Los Angeles film studios are not blind, and the trend of consumers embracing tablets instead of laptops, televisions and movie theaters is hard to ignore.
That's why Lionsgate, MGM, Paramount and Relativity Media have all signed licensing deals with Barnes & Noble to make their films available on the bookstore chain's Nook tablet. The deals were announced late last week.
(Options from Disney, Sony, Warner Bros., HBO and Starz are already available on Nook.)
Analysts have said they think these licensing agreements have the potential to greatly benefit both parties.
For Barnes & Noble, the ability consumers will now have to access films like "The Hunger Games," "Flight" and "Twilight" is an incentive to buy the Nook instead of the Nook's rival, Amazon's Kindle. Nook's sales have not kept pace with those of the Kindle and observers have grown louder and louder in calling for Barnes & Noble to do something to goose sales numbers.
For the film studios and production companies, the Nook agreements are a pathway into the homes of consumers. For years now, consumers have been demanding the chance to consume media when and where they want (think Hulu and DVR instead of paying attention to a show's broadcast schedule) and tablets have only exacerbated this trend. If movie studios and production houses and get where consumers are, it solves the problem of consumers no longer coming to them.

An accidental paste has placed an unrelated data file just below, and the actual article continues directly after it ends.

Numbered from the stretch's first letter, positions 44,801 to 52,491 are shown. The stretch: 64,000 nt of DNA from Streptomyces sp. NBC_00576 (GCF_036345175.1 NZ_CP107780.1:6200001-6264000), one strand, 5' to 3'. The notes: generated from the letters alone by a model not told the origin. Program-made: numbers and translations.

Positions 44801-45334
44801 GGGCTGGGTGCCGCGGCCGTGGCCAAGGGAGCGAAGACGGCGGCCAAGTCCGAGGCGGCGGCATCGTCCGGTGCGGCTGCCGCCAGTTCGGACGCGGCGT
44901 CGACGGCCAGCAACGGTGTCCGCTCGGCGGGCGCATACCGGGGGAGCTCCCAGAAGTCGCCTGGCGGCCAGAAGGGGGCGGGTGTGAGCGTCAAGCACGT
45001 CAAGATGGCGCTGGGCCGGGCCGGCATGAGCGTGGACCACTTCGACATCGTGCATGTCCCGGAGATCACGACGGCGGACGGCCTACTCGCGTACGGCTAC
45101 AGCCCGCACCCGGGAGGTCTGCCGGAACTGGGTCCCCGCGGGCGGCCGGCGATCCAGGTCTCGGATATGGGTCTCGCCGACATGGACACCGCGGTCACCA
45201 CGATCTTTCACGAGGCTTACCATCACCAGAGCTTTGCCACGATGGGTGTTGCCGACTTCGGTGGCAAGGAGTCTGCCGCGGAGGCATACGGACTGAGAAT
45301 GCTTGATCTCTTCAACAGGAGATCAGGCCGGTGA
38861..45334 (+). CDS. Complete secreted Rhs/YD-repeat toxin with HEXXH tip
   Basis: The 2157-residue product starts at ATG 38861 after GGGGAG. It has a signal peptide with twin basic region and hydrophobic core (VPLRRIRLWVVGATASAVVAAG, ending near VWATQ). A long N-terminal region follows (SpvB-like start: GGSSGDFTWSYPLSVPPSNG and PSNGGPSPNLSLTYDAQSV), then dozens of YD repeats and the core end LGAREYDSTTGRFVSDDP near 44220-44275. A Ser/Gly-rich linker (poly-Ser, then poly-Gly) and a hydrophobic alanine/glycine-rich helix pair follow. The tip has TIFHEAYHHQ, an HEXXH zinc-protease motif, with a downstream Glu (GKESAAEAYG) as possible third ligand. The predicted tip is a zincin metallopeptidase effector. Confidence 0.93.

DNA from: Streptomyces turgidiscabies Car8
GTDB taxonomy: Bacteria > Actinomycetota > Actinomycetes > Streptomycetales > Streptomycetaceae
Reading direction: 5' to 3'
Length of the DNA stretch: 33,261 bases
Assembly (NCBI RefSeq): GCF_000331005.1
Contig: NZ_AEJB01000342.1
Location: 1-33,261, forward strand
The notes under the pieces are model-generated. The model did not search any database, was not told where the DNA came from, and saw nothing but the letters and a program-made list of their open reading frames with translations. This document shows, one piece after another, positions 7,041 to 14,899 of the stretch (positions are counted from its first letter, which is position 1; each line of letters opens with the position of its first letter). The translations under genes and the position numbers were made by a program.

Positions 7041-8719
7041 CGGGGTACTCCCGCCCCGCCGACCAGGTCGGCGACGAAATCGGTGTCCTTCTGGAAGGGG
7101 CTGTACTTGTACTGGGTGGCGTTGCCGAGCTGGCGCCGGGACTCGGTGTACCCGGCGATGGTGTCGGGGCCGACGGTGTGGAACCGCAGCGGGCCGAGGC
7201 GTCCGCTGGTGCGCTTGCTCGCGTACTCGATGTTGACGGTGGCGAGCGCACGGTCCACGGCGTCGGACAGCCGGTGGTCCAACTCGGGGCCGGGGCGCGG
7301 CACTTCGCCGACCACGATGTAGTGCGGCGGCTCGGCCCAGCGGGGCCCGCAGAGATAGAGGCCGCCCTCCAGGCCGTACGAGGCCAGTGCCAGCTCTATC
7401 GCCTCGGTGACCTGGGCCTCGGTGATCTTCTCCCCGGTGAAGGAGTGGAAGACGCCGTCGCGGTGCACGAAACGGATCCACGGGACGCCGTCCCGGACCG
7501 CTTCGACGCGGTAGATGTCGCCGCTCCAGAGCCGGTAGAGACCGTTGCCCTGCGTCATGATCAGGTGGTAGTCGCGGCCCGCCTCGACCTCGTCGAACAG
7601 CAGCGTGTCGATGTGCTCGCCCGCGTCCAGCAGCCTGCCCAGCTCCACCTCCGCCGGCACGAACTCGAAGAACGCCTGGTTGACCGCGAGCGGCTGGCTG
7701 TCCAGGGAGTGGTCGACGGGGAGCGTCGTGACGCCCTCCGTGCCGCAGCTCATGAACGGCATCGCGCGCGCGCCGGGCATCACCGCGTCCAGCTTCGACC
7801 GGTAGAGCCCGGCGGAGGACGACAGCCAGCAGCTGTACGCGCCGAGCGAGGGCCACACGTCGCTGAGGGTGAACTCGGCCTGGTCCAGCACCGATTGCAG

As you can see, licensing deals can be very important to the bottom line of one or both entities signing them. That is why it is important to entrust their negotiation and execution to someone whom you respect and believe in.
Source: The Los Angeles Times, "Barnes & Noble's Nook in video licensing deals with more studios," Dawn C. Chmielewski, March 7, 2103